It's weird to think of myself in terms of an "English major" while still wrestling with some of the more basic concepts. My capacity for independent analysis has grown by leaps and bounds this year, and I think working in the center has tightened up a lot of the basic skills I've let slide, but I should still really go back and start fine tuning it myself. I will never know why some of the things I want the most are the things I'm most willing to slack on.

All the same, I wish I had stumbled my way into the classroom of someone deeply passionate before I got to Weber. It does bother me to think that I could be so much more advanced than I am right now, employing more sophisticated devices and developing more respectable papers. I missed out on a very basic building block, and it does sting.

But no time like the present, I guess. Maybe I'll spend my winter break writing about cylons and goddess worship.

Wednesday, November 18, 2009

On Midterms

I know it's pointless to talk about this when finals are snaking their way around the corner, but you know what, whatever.

Midterms were okay for me. You tell me, professor - you graded half of mine. I didn't have a whole lot in the way of real work to do and managed to slide past in my usual 'look at me I can write a seven page paper in four hours' fashion, but the stress is starting to get to me right about now. Everything is either really funny or really aggravating. Often both. This mostly applies to Ben.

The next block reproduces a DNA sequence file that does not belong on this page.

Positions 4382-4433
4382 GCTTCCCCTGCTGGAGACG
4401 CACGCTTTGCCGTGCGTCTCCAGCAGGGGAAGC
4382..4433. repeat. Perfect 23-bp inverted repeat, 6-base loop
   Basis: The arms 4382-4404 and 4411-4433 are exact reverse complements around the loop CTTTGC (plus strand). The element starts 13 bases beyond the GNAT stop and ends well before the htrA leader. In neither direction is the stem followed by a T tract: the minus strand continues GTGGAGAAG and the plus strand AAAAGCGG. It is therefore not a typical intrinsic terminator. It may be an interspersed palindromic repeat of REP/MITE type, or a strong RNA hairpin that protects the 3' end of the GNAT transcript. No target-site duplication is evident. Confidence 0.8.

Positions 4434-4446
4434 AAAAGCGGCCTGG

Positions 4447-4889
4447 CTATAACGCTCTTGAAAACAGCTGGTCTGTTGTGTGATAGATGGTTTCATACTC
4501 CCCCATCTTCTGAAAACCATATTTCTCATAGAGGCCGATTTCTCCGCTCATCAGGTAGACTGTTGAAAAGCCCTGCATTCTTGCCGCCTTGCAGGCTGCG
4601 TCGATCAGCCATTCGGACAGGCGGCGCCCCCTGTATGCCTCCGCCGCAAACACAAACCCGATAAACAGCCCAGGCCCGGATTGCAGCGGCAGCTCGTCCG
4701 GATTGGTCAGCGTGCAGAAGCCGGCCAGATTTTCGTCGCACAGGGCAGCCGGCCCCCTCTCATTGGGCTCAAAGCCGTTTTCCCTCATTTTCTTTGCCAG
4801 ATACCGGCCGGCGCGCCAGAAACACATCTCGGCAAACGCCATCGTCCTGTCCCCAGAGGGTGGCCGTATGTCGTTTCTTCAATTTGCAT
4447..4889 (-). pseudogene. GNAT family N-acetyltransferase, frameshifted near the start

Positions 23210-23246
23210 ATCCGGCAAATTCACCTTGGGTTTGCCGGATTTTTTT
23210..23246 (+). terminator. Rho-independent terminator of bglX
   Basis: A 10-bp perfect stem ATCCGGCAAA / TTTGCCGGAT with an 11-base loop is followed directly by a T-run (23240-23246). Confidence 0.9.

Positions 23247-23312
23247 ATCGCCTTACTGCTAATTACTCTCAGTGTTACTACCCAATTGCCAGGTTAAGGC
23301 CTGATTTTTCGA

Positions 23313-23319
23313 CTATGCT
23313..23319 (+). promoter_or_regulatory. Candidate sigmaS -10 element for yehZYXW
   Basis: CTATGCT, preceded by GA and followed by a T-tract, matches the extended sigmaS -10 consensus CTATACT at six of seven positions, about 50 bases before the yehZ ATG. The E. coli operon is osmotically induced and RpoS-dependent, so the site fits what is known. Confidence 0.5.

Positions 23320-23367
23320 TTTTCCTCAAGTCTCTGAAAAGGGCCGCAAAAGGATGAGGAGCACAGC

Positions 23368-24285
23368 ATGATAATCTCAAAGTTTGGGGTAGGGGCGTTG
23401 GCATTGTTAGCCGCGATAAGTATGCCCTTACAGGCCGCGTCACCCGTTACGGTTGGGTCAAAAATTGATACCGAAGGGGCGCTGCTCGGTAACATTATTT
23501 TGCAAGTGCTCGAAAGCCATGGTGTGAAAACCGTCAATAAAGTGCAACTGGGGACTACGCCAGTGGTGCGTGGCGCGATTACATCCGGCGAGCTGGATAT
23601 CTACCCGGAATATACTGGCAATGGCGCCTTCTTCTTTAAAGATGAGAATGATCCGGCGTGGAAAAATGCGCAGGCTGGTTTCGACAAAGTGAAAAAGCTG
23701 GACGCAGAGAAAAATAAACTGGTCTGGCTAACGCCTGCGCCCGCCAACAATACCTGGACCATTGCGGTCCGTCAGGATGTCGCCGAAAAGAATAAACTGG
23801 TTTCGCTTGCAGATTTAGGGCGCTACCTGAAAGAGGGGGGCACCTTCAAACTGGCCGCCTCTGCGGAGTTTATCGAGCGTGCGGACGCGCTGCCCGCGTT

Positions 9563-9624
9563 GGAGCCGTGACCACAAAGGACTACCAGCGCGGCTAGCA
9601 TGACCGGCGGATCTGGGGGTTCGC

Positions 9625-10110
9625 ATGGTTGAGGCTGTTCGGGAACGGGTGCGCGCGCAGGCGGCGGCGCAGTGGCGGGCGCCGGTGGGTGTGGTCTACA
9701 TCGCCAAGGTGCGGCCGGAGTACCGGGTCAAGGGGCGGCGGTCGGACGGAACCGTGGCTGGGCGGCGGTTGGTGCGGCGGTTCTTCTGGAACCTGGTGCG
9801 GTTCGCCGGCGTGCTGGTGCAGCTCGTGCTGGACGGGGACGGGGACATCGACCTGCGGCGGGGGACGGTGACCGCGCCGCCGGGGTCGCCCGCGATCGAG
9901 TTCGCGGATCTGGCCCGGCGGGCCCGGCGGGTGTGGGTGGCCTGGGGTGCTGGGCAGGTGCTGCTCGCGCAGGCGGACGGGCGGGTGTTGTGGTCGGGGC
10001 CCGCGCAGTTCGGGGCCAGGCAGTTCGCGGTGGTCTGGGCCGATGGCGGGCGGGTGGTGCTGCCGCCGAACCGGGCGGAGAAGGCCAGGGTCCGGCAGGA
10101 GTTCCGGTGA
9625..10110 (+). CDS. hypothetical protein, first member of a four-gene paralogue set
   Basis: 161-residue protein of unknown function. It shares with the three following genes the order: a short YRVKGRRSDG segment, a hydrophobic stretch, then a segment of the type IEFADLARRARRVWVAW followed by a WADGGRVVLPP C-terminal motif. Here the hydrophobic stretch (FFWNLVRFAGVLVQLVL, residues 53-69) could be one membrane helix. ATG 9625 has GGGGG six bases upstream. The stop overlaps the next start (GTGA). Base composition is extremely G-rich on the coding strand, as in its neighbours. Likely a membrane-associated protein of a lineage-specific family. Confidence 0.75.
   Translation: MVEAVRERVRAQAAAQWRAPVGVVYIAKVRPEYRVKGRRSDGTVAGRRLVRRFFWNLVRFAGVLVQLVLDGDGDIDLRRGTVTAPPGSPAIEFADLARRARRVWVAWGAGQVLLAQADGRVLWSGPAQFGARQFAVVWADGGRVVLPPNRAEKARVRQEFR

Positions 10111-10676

I'm worried about this semester. I put such pride and such emphasis on being a perfect student that it's starting to become part of my identity, and I know it's not an aspect I can maintain. My GPA will slip this year whether I like it or not. Freaking out about it is silly, but unavoidable.

Also: I am officially so tired that words, grammar and punctuation itself is starting to lose all meaning. Fair warning.

What really concerns me is whether my work performance is slipping in the face of the end of semester grind. I can't be sure, but I think I've been more brusque, less welcoming; more snippish, less patient. As the weeks wear on, I am becoming more and more tempted to tell that one jackoff that neeeeeds you to pleeeeeeeease do the citations for him precisely where he can stick his APA manual. I never do, obviously, but I think my frustration is becoming more evident. It's not the job, although if I never see another biomed paper, I will die happy. It's more the extraneous factors surrounding the job. And is anyone else really concerned about their capacity to write this bib paper?

I guess it's just a hodgepodge of personal drama, finals sneaking up and increasing sleep deprivation, but I will be immensely relieved when winter break finally descends upon us.